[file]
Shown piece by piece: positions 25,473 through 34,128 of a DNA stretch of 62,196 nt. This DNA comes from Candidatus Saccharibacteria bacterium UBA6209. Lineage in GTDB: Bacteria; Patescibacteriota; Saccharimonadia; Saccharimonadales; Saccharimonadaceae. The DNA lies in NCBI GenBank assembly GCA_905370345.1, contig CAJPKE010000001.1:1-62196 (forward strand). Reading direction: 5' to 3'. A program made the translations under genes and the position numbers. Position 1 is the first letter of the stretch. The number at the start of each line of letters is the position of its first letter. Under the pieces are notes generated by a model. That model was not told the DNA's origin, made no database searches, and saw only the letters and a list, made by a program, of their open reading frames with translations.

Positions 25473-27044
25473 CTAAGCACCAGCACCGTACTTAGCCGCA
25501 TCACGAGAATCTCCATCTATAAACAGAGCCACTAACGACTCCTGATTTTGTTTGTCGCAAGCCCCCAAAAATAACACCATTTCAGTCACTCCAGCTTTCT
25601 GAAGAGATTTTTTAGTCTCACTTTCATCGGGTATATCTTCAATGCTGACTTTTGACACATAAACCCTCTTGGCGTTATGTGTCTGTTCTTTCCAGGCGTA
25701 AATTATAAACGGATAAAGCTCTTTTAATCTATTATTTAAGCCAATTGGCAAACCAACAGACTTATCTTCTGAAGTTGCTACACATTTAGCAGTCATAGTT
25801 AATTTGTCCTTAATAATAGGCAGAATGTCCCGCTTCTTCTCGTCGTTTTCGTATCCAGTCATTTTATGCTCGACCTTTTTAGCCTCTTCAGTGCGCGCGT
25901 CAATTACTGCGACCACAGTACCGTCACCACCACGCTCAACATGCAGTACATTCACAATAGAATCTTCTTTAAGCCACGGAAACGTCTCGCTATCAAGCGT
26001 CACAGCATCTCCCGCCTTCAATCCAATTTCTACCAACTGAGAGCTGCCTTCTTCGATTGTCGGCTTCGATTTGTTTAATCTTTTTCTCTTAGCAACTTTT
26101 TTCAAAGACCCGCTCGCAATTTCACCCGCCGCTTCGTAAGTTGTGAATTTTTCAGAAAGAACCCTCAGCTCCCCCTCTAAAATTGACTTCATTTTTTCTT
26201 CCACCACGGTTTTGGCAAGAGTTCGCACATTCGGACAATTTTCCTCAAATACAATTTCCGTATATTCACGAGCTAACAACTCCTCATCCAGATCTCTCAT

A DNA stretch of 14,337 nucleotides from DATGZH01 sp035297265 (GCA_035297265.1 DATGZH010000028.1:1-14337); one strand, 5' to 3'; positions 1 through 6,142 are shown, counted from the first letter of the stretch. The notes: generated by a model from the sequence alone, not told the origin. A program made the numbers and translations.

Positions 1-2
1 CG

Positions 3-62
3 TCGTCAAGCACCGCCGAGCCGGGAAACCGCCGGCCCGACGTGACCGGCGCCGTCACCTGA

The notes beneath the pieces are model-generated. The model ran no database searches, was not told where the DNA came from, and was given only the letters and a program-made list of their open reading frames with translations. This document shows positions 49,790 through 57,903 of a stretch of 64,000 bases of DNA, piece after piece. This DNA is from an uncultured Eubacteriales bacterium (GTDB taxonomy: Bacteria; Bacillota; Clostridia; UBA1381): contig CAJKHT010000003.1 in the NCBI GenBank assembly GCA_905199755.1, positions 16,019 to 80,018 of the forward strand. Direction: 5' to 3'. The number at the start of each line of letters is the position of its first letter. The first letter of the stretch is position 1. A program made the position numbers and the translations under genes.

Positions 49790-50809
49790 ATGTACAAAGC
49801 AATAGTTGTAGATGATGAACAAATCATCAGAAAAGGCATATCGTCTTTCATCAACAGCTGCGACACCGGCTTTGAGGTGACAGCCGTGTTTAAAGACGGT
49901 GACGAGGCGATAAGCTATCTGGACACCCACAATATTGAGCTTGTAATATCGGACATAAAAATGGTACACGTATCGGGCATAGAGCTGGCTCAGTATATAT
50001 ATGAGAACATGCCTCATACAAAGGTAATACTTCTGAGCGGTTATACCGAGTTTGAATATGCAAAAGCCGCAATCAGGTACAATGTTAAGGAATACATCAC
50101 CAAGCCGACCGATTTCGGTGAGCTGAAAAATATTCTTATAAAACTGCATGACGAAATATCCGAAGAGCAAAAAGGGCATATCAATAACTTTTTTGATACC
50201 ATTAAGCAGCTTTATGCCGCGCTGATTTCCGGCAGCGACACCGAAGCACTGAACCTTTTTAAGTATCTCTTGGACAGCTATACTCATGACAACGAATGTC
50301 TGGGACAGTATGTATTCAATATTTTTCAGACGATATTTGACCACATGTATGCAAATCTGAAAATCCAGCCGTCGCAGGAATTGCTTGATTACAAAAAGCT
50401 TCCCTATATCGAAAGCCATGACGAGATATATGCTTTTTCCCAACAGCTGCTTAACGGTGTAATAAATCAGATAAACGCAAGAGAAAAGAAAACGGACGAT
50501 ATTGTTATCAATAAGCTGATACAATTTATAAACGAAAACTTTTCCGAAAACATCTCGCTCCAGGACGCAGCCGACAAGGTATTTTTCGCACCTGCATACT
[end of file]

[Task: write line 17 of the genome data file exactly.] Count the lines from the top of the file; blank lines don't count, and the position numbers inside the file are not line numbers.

The notes beneath the pieces are model-generated. The model ran no database searches, was not told where the DNA came from, and was given only the letters and a program-made list of their open reading frames with translations. This document shows positions 49,790 through 57,903 of a stretch of 64,000 bases of DNA, piece after piece. This DNA is from an uncultured Eubacteriales bacterium (GTDB taxonomy: Bacteria; Bacillota; Clostridia; UBA1381): contig CAJKHT010000003.1 in the NCBI GenBank assembly GCA_905199755.1, positions 16,019 to 80,018 of the forward strand. Direction: 5' to 3'. The number at the start of each line of letters is the position of its first letter. The first letter of the stretch is position 1. A program made the position numbers and the translations under genes.